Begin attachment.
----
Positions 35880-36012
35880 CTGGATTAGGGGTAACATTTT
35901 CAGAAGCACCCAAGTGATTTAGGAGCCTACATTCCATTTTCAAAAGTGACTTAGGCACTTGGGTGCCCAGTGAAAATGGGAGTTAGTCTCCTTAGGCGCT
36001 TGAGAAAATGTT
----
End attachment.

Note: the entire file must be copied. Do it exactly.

Positions 35880-36012
35880 CTGGATTAGGGGTAACATTTT
35901 CAGAAGCACCCAAGTGATTTAGGAGCCTACATTCCATTTTCAAAAGTGACTTAGGCACTTGGGTGCCCAGTGAAAATGGGAGTTAGTCTCCTTAGGCGCT
36001 TGAGAAAATGTT